Banning women from wearing the burqa will help prevent terror attacks in Australia and increase national security, a Muslim leader has claimed.
Jamal Daoud, a Sunni Muslim and human rights activist, came out in support for a ban on the burqa this week, claiming only an extreme Islamic minority wear the veil.
Mr Daoud told 7News women are not required to wear a burqa or niqab under Islam and there is 'no mentioning of covering the face in any Quranic verses.'
The political campaigner claimed those who have been charged with terror-related offences almost always have female family members who wear burqa or niqab, and initiating a ban could stop further attacks.
'This will help with security, national security, and preventing terrorist attacks,' he said.
'We support such a move.'
Mr Daoud said he was attacked in a supermarket last year by a person wearing a niqab but police were unable to help because he couldn't provide details on their appearance.
'Police said you can file a statement but because I couldn't identify my attacker they couldn't do anything.'
A ban on the burqa has been called for by several politicians in recent years, with One Nation Senator Pauline Hanson announcing last month she will support the ban if her party wins the Queensland state election.
'You know what I'm going to do, going to investigate?' she said.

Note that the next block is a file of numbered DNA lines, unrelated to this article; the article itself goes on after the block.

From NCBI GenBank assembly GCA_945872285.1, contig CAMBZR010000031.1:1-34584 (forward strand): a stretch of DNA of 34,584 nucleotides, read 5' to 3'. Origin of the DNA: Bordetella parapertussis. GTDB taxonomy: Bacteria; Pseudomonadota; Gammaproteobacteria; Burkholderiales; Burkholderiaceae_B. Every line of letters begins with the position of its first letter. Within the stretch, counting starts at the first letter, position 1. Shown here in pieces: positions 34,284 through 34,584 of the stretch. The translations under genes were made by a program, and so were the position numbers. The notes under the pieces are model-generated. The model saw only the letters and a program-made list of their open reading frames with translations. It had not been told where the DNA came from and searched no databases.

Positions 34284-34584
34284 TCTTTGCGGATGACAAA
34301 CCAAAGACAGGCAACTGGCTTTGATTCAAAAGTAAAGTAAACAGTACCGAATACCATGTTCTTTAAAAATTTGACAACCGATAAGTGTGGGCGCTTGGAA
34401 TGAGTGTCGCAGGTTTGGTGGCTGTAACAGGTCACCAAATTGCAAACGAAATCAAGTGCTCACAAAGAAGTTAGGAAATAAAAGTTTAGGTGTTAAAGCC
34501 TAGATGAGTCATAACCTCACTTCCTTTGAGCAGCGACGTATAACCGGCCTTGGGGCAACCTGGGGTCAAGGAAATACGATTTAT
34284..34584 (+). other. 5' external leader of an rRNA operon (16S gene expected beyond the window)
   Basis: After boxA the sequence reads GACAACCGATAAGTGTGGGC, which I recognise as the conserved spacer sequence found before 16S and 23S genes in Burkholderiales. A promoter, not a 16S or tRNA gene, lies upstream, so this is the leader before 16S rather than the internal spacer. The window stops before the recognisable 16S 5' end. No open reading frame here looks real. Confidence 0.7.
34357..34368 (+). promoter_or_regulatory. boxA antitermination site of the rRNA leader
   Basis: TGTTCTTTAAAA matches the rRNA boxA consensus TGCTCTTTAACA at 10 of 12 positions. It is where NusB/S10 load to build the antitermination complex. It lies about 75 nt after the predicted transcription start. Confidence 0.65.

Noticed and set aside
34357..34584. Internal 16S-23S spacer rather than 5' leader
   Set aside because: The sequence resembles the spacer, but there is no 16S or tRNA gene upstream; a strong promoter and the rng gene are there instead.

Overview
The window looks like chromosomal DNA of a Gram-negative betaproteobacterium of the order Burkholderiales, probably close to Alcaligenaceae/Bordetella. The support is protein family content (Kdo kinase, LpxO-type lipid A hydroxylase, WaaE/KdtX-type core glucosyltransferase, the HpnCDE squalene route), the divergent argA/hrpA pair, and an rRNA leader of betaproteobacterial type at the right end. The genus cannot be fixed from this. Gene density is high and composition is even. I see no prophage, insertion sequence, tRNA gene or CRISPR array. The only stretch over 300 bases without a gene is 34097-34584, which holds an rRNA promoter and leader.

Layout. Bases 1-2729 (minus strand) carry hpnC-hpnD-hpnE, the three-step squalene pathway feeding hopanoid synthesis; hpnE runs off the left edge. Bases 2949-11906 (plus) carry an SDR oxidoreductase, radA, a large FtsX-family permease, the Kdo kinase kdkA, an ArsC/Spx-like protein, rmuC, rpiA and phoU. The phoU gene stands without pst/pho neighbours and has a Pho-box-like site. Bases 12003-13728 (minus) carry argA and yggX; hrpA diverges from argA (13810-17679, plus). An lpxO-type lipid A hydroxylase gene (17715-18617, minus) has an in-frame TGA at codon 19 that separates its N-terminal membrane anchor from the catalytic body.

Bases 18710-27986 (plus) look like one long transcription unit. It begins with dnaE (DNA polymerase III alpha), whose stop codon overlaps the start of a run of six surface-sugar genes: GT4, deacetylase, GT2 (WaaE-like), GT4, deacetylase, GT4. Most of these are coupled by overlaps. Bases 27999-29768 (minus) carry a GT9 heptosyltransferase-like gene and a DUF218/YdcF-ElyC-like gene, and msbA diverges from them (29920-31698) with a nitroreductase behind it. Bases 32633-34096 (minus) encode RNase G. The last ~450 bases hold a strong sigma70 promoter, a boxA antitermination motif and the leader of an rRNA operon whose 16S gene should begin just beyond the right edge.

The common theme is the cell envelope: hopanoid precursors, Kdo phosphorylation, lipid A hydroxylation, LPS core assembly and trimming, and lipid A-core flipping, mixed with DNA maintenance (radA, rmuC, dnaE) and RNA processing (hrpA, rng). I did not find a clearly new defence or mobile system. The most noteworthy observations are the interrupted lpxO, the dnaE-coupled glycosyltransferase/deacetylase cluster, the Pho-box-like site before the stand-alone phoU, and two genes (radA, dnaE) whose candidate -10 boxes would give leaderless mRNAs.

'Ban the burqa in government buildings, banks and schools.'
Tasmanian Senator Jacqui Lambie proposed a ban on full face coverings last week but the bill will need to win the support of the senate before it is given to the House of Representatives.
'There is a clear national security need to bring in a nationwide ban on all identity concealing garments, unless the wearer has a reasonable and lawful excuse to wear those garments,' she said, according to The Courier Mail.
'And while some small groups of people may make an argument that their right to express their religious feelings or views by wearing identity concealing garments is being limited, the security and the safety of the community must always come first.
'Full face coverings such as helmets, masks, balaclavas and other facial coverings worn in public without good reason, often cause unnecessary fear with the Australian general public.'
Mr Daoud said Muslims are scared to come out in support of a burqa ban if the movement is being headed by right-wing politicians.
If a ban is put into effect in Australia, Mr Daoud said a deradicalisation program must also be introduced to prevent an increase in attacks, like those that have plagued France since its ban was implemented in 2011.
(The Daily Mail)